A review of recent research concludes eating red meat may not be as bad as once thought. But not all experts agree.
The studies published in the Annals of Internal Medicine conclude there's little to no effects from eating meat on illnesses like heart disease, cancer or diabetes. The controversial study also recommends consumers who eat as much as four servings a week can continue to do so.
Those results run counter to long established health guidelines to reduce the consumption of red and processed meats because of their links to cancer and poor cardiovascular health.
In a statement, the non-profit Physicians Committee for Responsible Medicine called the results "misrepresentations" and said that there's abundant evidence linking red and processed meat to heart disease and "increased risk of premature death."
It also found the findings are a "major disservice to public health," and called on the journal to issue a public retraction.
The American Heart Association called the conclusions of the study "questionable."
"The American Heart Association continues to recommend that adults should eat an overall healthy eating pattern – full of vegetables, fruits, nuts, legumes, whole grains, lean protein and fish; Limiting foods high in saturated fat and dietary cholesterol, and minimizing trans fats, sodium (salt), processed meats, refined carbohydrates and sweetened beverages. The overall picture is key, not just one food or food group," said Dr. Alice H. Lichtenstein, American Heart Association volunteer and Gershoff Professor of Nutrition Science and Policy at Tufts University.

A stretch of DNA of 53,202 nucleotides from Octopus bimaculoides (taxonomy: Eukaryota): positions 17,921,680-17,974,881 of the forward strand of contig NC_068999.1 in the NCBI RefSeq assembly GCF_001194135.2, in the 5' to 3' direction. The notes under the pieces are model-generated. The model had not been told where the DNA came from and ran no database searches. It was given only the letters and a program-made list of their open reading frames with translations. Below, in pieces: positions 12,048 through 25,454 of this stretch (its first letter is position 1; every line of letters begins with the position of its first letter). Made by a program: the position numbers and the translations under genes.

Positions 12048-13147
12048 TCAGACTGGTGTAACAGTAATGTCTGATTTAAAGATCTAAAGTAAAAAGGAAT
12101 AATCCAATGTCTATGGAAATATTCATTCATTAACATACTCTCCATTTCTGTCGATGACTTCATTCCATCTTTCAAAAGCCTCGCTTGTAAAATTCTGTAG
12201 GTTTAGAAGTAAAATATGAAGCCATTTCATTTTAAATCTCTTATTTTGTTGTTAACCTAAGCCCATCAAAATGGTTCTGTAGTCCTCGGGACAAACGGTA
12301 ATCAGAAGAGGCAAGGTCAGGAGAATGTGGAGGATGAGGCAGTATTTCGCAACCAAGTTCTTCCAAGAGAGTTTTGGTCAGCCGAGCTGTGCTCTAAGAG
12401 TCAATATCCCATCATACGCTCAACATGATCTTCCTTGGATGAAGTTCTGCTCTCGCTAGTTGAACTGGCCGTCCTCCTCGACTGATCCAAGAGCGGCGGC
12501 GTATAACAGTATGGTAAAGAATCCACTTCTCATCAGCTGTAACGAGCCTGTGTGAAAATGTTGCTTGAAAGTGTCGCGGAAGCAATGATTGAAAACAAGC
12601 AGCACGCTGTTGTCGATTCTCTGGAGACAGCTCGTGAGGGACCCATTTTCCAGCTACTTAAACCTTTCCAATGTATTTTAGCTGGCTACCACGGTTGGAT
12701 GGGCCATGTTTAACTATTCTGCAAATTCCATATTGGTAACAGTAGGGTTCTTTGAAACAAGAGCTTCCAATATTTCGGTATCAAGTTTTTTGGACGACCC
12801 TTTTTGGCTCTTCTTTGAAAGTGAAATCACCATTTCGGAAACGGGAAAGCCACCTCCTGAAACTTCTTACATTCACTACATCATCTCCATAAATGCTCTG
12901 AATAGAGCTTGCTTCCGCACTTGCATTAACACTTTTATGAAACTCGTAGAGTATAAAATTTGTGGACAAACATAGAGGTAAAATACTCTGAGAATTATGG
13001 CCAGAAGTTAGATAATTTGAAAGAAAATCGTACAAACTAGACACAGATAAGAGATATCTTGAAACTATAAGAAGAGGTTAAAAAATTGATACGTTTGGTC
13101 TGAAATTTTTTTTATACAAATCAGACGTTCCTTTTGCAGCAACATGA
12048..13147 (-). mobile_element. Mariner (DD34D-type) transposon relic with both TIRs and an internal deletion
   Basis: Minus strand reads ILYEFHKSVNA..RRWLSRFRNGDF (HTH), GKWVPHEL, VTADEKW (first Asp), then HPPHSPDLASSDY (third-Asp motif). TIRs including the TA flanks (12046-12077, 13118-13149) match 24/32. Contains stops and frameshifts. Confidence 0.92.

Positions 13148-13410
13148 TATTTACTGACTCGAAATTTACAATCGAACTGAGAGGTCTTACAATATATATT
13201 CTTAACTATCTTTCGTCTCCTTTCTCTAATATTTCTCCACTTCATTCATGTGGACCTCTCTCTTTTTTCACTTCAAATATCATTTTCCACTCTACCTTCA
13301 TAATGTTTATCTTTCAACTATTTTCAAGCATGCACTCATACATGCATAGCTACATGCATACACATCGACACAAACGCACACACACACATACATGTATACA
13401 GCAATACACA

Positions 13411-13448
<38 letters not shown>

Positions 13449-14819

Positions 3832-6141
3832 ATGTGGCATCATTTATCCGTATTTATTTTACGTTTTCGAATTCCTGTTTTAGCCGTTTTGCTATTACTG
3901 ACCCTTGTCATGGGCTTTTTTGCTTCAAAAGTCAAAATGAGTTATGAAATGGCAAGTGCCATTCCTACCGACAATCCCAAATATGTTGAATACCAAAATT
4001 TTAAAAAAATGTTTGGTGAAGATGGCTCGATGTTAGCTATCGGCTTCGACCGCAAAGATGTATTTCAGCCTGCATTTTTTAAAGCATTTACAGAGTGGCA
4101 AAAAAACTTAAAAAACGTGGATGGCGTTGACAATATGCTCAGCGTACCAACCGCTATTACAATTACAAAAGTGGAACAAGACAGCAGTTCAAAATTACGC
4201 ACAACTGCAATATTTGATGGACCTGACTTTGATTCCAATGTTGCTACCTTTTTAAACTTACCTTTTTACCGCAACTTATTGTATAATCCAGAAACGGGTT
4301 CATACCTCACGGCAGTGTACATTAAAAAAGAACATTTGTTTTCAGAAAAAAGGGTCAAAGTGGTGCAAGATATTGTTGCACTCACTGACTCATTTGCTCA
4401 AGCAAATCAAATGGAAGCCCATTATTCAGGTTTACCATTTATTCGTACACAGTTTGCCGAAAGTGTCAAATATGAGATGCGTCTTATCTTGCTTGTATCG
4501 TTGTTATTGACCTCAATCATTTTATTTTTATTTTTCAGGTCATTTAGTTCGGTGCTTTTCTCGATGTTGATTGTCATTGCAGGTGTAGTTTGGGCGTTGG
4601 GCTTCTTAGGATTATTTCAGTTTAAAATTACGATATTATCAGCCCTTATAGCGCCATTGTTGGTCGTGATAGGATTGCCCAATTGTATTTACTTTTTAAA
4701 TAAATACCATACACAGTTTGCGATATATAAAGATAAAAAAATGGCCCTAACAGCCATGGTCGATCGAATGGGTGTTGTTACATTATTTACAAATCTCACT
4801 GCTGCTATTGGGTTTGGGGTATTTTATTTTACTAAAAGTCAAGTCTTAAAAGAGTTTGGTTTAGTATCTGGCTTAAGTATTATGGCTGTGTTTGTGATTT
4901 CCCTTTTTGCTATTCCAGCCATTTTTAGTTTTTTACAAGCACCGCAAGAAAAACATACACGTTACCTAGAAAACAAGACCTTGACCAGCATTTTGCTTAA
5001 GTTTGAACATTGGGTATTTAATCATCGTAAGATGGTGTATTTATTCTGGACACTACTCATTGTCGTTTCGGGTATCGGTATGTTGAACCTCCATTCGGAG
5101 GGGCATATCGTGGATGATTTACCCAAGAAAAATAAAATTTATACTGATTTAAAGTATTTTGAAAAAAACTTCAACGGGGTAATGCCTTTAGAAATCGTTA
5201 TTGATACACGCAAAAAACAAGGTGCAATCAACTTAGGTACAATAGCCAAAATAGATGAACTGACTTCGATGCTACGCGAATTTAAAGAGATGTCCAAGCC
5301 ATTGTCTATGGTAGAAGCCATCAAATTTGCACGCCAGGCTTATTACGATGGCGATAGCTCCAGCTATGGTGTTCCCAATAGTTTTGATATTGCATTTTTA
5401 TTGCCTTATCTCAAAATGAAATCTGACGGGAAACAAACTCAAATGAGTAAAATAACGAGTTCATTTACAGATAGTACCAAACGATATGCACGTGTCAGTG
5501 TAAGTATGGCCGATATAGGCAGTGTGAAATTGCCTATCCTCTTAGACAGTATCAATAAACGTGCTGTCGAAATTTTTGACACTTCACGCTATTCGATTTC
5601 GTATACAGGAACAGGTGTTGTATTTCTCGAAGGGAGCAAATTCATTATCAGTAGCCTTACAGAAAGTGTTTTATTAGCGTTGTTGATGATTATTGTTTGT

The results of the studies are not official guidelines nor are they endorsed by any government or health body. In fact, hundreds of leading doctors, scientists and nutritionists are calling the publication reckless and inaccurate.
The research from these studies showed significant decreases in cardiovascular disease, cancer, mortality and diabetes with lower meat consumption. So this should not change current recommendations to eat a healthy, balanced pattern of food that is limited in red and processed meat.